Walk A MilePhotos by Steve Falloncameramake NIKON CORPORATIONheight 427orientation 1camerasoftware Adobe Photoshop CS6 originaldate 10/14/2014 6:15:05 PMwidth 640cameramodel NIKON D5100cameramake NIKON CORPORATIONheight 427orientation 1camerasoftware Adobe Photoshop CS6 originaldate 10/14/2014 6:51:43 AMwidth 640cameramodel NIKON D3100cameramake NIKON CORPORATIONheight 427orientation 1camerasoftware Adobe Photoshop CS6 originaldate 10/14/2014 6:30:09 PMwidth 640cameramodel NIKON D5100cameramake NIKON CORPORATIONheight 427orientation 1camerasoftware Adobe Photoshop CS6 originaldate 10/14/2014 6:22:29 PMwidth 640cameramodel NIKON D5100cameramake NIKON CORPORATIONheight 427orientation 1camerasoftware Adobe Photoshop CS6 originaldate 10/14/2014 6:31:06 PMwidth 640cameramodel NIKON D5100cameramake NIKON CORPORATIONheight 427orientation 1camerasoftware Adobe Photoshop CS6 originaldate 10/14/2014 6:30:53 PMwidth 640cameramodel NIKON D5100
Ramapo’s Women’s Center hosted their annual Walk a Mile in her Shoes on Tuesday as a part of Violence Awareness Week. This symbolic event returned once again this year to shed light on sexual assault and violence against women.
Walk a Mile in her Shoes is an event where men and women alike come together and wear women’s shoes, preferably heels, and walk around the perimeter of the campus. Participating in this year’s event was the Ramapo Men’s Soccer team, among others.
“It seems very light hearted but there’s a serious message,” said Men’s Outreach Coordinator James Perlas, who arranged this event. “When I say gender violence, I mean domestic violence. It could be violence either way, from men or women. But, the event shows men, who are primarily the perpetrator, stepping out of gender roles. It shows that we’re comfortable enough to walk around in something that’s frowned upon. Domestic violence is our problem not just a woman’s problem.”
Originating in 2005, Walk a Mile in her Shoes has become somewhat of a landmark event for Ramapo College. Not only does it garner the support of students of all ages and genders, but the message of the event has proven to be influential to many students involved.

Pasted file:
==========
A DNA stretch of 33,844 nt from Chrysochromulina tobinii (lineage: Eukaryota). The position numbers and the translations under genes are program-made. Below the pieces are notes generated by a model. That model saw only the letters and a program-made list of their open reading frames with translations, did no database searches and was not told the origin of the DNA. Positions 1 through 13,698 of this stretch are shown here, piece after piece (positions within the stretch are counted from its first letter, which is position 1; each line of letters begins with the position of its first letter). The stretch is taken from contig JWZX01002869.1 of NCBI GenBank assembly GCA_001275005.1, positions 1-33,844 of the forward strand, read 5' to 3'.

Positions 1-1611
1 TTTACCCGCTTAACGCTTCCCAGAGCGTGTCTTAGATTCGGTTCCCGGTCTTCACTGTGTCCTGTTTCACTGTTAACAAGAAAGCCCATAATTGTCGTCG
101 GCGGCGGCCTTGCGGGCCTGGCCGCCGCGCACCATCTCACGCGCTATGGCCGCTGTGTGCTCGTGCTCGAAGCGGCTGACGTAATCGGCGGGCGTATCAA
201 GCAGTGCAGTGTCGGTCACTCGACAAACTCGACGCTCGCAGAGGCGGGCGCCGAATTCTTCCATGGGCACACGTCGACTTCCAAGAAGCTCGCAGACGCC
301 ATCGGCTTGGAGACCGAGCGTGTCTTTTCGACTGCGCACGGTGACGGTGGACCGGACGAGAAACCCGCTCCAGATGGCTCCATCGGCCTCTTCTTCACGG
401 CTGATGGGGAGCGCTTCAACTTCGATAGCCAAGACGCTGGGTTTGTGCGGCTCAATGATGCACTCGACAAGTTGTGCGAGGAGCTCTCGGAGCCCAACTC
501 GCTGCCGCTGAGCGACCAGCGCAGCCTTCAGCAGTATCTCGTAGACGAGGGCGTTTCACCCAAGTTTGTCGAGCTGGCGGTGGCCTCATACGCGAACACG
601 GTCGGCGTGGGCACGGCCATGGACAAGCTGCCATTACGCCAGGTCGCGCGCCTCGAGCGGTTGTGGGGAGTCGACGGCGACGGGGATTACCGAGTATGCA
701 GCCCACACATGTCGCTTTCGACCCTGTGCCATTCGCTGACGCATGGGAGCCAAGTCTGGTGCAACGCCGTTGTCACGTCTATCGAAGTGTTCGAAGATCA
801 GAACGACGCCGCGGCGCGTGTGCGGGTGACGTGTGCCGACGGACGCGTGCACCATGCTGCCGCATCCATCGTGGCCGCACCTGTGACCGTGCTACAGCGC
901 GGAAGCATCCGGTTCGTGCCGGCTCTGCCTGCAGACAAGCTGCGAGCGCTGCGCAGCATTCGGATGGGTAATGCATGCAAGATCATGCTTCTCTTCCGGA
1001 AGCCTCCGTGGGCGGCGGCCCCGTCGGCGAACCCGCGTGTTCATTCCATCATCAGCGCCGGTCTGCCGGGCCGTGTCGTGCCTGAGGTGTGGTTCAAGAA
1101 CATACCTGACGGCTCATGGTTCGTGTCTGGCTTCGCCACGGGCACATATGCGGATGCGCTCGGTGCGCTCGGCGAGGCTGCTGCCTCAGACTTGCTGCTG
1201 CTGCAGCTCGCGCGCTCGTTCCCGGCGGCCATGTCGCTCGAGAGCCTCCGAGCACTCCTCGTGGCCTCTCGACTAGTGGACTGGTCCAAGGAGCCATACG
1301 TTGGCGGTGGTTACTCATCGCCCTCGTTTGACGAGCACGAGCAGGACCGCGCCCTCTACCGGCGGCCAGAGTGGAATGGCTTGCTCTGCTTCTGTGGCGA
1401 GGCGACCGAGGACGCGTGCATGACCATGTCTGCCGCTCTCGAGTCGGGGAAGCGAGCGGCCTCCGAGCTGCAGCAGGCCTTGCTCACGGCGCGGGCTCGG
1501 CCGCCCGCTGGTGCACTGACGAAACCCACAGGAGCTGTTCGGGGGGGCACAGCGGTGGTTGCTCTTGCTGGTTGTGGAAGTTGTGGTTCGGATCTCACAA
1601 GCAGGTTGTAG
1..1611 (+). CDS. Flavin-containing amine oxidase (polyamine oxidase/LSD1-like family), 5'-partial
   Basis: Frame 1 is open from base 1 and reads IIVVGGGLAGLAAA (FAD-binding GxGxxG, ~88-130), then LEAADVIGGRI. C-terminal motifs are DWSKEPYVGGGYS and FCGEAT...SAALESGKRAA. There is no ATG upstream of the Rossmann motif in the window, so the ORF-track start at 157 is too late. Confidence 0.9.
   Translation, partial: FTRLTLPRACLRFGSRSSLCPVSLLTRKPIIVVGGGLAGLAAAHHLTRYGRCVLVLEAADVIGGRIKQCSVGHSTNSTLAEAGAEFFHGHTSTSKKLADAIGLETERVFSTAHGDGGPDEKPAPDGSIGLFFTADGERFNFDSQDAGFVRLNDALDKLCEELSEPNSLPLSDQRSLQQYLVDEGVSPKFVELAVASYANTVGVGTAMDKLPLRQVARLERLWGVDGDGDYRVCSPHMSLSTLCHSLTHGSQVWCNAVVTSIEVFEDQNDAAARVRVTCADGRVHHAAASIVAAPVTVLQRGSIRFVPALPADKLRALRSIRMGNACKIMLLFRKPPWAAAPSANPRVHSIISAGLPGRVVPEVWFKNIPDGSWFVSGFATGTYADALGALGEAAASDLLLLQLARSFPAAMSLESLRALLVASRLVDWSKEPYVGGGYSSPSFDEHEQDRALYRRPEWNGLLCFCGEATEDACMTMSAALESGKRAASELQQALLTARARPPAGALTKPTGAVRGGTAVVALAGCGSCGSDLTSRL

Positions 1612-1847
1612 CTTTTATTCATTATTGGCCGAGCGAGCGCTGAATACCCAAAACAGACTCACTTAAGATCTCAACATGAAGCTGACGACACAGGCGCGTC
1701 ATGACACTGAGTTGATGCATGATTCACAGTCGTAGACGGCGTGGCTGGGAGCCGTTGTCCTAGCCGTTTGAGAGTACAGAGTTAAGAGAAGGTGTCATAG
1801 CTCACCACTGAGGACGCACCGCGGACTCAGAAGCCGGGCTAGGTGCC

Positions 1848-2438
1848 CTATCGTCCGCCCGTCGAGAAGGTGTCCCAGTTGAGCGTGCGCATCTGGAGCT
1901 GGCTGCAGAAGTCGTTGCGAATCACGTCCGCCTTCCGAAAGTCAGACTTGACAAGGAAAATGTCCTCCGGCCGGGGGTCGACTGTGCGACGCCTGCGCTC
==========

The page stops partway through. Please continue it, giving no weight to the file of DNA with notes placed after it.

“Participating in this event is a privilege,” said volunteer Michelle Forbes. “This event has been going on for so many years and provides a clear cut message about raising awareness on violence against women. Being a volunteer is a great feeling, it’s a feeling of accomplishment and this event really makes me feel like I am making a difference in my college community.”
Aside from the volunteers present at the event, some students passing who did not know what was going on gained interest and participated as well.
“I had no idea that there was an event like this on campus,” said Ramapo student, Kim Burgos. “It’s great that Ramapo Women’s Center is promoting and sponsoring this event. Like myself, not many people know about events like this on campus that deal with serious issues. Having something playful like having men wear heels can be both fun to participate in and educational as well.”
Before the start of the march, Perlas gave a motivational speech on the history and importance of the event.
“I want to change what the phrase ‘man up’ means,” explained Perlas. “Too many people use that phrase in a masculine and patriarchal way. It needs to change. We must make the definition of ‘man up’ into a positive statement. Through this event, we can shine a light on the events happing in the news and daily life, we can address them with proper education.”
Earlier in the day was the Clothesline Project, another initiative of Violence Awareness Week, where survivors of sexual violence were encouraged to come and create shirts expressing their experience with sexual violence.
“Some are hopeful and some are angry,” said Perlas. “It’s to show that they’re not just broken people and allows them to express how they feel. On the news we see we a lot of ‘we feel bad for her,’ ‘this is a terrible thing.’ The Clothesline Project shows that life goes on after sexual abuse.”
The Clothesline Project, along with Walk a Mile in Her Shoes, specifically works towards promoting not only the elimination of domestic and sexual violence, but the redefining of masculinity.
According to Perlas, “We wanted it to be more of an on-campus initiative and confront gender violence and masculinity as a whole.”